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XR2206 Function Generator
Posted on Thursday, April 4, 2013   •   Category: Frequency Wave Generators

Presented here is XR2206 function generator with multiple waveform selection and a frequency readout display. The diagram on the right shows the internal workings of the XR2206 in the form of a block diagram. Essentially the chip contains A VCO (voltage controller oscillator), wave shaper and buffer. The XR2206 frequency generator diagram frequency of the VCO is set with a capacitor and a resistor. The capacitor sets the frequency range whilst a variable resistor can be used to vary the frequency in the set range. The frequency is defined by É = 1/(RC). For a starting point for the design of the frequency generator I used the test circuit from the XR2206 datasheet. I built this on bread board and experimented with the timing resistor and capacitor and managed to get the frequency up to 4MHz.

150W FM Transmitter Amplifier
Posted on Saturday, March 30, 2013   •   Category: FM Transmitters

This is 150W FM transmitter amplifier for 88-108MHz band. The amplifier has two stages using BLF244 mosfet transistor for the first stage which requires 0.5 - 1Watt of RF input to get about 20watts to drive the final stage SD1407 which can push nearly 200 Watts on this design. This design is more or less broadband however I added two variable capacitors after each stage for optimum matching and power output. Make sure the trimmer and the capacitors after the final stage SD1407 are a high voltage types with at least 200V rating. The power on this amplifier can be varied by adjusting the bias voltage using the white pot to the BLF244 mosfet. I added a zener diode onto the bias supply to protect the transistor from too much bias voltage.

LM317 Adjustable Power Supply
Posted on Sunday, March 24, 2013   •   Category: Power Supplies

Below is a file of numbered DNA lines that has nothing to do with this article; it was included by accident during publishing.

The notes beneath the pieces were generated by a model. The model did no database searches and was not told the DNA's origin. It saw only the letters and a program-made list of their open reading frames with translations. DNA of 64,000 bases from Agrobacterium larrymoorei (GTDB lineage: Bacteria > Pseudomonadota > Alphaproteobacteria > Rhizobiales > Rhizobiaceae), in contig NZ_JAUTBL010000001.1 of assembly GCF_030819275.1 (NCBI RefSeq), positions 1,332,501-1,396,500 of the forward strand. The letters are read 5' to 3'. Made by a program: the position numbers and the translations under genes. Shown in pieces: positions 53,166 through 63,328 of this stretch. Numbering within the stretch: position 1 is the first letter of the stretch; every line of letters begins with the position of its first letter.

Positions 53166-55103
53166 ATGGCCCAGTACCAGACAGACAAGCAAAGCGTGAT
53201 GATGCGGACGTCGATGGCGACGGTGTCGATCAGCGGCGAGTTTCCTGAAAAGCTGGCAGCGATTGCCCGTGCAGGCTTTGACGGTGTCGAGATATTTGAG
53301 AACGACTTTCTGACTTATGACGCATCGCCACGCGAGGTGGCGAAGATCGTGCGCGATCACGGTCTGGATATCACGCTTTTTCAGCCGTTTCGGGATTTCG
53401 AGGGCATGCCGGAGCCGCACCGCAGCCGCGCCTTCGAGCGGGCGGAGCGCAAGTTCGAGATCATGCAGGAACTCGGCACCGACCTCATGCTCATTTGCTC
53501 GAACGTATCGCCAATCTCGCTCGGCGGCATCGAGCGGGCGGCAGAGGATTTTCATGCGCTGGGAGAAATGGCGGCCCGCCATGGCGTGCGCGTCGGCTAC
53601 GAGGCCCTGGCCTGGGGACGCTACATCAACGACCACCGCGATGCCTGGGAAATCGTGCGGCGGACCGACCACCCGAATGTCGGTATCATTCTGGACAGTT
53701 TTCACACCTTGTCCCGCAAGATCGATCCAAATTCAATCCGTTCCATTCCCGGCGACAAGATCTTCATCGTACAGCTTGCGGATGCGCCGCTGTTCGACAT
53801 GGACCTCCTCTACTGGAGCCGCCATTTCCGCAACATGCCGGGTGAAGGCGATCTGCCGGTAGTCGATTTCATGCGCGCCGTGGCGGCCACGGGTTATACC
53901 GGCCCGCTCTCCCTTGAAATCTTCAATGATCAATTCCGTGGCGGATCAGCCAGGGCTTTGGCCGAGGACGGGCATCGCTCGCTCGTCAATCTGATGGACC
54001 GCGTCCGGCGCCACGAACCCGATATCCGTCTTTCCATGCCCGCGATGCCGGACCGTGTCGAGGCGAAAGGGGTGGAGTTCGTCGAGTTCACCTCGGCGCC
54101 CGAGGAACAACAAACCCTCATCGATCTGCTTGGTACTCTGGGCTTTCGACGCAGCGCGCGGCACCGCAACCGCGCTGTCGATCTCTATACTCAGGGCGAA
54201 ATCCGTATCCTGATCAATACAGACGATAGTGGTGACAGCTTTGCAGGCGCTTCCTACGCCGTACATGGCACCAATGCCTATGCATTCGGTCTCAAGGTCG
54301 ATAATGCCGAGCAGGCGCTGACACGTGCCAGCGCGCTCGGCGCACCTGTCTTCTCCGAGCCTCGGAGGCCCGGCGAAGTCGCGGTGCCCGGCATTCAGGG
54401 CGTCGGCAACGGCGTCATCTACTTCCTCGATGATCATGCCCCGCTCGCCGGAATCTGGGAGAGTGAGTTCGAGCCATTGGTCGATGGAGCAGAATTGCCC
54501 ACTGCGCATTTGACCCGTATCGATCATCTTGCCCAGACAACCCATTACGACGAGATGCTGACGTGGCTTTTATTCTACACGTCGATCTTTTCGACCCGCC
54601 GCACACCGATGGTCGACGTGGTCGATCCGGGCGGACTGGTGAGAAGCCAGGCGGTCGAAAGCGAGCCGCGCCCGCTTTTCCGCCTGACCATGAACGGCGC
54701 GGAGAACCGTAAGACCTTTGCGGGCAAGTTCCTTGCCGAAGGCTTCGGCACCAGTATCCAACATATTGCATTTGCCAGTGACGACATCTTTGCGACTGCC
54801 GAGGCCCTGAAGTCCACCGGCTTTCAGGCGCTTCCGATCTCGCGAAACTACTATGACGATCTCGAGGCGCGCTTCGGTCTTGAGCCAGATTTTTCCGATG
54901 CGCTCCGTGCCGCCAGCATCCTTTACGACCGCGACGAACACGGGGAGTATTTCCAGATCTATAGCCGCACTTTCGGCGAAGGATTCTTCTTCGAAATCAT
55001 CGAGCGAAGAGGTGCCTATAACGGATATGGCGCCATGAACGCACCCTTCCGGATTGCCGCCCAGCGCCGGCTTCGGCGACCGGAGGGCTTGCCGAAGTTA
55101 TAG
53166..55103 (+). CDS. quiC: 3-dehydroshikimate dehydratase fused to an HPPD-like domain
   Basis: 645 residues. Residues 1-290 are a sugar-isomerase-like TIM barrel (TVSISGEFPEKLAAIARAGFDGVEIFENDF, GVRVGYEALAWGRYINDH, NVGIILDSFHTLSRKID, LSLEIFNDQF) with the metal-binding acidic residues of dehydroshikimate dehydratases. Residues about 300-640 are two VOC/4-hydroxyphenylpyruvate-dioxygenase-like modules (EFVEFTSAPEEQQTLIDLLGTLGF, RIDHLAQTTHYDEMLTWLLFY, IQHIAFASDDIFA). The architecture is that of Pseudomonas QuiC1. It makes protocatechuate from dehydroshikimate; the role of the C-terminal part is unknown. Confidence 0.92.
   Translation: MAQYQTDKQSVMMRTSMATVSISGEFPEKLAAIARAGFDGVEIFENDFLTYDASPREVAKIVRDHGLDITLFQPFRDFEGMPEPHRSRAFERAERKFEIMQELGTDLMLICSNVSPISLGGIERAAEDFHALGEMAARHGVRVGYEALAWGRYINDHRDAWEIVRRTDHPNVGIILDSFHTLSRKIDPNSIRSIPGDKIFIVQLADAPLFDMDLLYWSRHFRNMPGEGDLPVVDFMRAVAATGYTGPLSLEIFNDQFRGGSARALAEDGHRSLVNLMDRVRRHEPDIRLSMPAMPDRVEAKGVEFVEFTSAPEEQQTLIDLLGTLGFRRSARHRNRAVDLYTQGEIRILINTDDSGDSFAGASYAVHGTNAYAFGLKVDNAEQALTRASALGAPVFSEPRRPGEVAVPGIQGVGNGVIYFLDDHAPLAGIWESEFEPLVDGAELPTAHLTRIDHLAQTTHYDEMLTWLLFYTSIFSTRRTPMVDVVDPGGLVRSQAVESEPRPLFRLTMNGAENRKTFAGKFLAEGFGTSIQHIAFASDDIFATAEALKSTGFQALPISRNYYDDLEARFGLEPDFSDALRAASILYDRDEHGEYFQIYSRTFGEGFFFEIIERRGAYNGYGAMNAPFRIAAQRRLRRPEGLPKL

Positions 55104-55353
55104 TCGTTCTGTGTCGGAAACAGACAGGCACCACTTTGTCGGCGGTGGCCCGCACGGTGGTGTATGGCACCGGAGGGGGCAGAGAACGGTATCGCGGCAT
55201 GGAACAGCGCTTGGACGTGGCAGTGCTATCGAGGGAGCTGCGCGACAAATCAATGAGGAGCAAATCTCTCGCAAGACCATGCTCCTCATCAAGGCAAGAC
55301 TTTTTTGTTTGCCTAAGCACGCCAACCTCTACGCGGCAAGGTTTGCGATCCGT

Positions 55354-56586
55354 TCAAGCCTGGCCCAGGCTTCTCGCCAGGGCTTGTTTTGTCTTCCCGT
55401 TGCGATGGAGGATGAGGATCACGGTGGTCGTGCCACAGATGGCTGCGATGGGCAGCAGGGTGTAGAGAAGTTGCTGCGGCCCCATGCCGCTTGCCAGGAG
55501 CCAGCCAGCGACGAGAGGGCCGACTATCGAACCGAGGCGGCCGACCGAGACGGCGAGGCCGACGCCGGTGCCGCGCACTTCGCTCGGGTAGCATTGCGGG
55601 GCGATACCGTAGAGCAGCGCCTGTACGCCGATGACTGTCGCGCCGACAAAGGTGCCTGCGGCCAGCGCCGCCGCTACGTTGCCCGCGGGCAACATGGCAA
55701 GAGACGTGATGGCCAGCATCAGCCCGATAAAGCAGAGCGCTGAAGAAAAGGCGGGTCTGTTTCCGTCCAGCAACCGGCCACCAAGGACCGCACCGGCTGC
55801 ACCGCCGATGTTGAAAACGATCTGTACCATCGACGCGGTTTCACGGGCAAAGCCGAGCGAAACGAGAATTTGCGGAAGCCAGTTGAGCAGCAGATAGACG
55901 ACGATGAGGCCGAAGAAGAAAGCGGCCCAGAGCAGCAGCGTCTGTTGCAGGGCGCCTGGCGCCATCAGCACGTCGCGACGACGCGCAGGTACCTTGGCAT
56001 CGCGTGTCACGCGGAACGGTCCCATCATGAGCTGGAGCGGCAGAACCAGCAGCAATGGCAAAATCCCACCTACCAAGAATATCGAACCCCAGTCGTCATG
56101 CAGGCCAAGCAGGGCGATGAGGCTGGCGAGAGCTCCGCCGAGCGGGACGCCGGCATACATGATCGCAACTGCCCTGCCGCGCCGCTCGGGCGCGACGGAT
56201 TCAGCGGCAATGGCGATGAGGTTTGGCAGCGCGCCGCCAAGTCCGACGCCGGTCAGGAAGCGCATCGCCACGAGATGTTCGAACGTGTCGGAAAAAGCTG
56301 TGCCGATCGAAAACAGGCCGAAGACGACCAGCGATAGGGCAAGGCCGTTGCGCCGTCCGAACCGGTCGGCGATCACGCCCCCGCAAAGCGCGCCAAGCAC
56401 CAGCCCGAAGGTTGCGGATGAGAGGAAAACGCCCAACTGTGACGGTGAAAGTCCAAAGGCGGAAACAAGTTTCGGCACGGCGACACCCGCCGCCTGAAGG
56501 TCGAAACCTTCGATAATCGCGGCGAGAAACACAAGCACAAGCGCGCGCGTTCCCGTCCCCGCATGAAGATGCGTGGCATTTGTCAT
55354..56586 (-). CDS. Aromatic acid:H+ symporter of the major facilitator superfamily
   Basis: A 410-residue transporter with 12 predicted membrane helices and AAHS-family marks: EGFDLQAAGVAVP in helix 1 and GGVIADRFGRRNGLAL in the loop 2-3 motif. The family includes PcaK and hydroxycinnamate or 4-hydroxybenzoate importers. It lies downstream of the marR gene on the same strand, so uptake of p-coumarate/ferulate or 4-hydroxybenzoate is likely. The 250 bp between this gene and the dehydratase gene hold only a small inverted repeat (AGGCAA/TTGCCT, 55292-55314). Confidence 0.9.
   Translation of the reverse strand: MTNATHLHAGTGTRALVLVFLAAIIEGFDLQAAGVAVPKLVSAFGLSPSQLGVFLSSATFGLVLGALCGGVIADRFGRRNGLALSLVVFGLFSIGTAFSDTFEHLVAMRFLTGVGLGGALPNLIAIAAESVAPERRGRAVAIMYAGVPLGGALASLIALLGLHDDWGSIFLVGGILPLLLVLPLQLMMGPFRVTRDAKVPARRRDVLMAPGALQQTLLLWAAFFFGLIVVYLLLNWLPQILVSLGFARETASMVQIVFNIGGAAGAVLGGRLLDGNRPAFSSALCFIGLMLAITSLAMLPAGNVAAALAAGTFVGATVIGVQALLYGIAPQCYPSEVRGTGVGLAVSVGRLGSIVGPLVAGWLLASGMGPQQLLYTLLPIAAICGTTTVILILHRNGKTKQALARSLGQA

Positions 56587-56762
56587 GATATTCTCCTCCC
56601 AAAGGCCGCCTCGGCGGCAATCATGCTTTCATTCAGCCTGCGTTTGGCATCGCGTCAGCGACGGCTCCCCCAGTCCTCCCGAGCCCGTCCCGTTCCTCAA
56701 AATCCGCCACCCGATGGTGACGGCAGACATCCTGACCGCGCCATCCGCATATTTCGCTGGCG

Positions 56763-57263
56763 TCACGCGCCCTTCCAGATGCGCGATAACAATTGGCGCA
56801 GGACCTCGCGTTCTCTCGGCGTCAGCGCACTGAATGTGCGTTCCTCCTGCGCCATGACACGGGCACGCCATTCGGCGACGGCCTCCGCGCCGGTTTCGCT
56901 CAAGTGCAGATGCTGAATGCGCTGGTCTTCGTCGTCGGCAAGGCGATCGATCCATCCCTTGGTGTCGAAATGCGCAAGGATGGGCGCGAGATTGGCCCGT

Here's how to build your own adjustable power supply based on LM317. The IC LM317 is so versatile that an almost unlimited number of different, small, high grade power supply circuits can be built using it. The configurations can be introduced for different applications for upgrading an existing unit with features that would virtually make it indestructible. A few useful application circuits using IC LM317, collected from National Semiconductor's PDF datasheet are meticulously explained in this section with the help of the relevant circuit diagrams. All the circuits discussed below require an unregulated input voltage (max. 35 Volts) from any standard transformer/bridge/capacitor network.

How to Make FM Transmitter
Posted on Wednesday, March 20, 2013   •   Category: FM Transmitters

This tutorial is for making simplest FM transmitter using only one transistor. VC1 is a small, screw-adjustable, trimmer capacitor and its rating should be around 10-100pF. Set your FM receiver for a clear, blank station. Then, with a non-conductive tool, adjust the capacitor for the clearest reception, rotate it till the receiver receives a sound from the microphone of transmitter. Use the following formula for determining the frequency.

VHF FM Aircraft Receiver
Posted on Friday, March 15, 2013   •   Category: AM Radio

VHF FM Aircraft Receiver is a superregenative receiver developed for listening to FM transmitters but also tunes the aircraft band and the top portion of the FM broadcast band. Receives both AM and FM (107mHz to 135 MHz). You can use this receiver with the any FM transmitter. The receiver is amazingly simple using only one transistor for the receiver section and one IC for the audio section. This circuit is a self-quenching regenerative RF receiver also known as a superregenerative receiver. A superregenerative receiver performs two basic functions. First it feeds back a portion of the received signal from itís output in phase to its input; and second a super audible quenching oscillator drives the amplifier through the point of oscillation and maximum sensitivity and then quenches the oscillation repeatedly. This keeps the feedback from driving the circuit into self-oscillation and allows the signal to be regenerated over and over again. In this version of the circuit, both functions are performed by the circuitry associated with Q1. The rest of the circuit, shown to the right of L3 in the schematic, comprise the audio amplification circuit and are centered on the LM386 Audio Amp IC. In this configuration the LM386 is set at a gain of 200 and feeds itís output to a standard 1/8-inch diameter stereo phone jack. The audio can then be heard by plugging any standard stereo headset into the jack.

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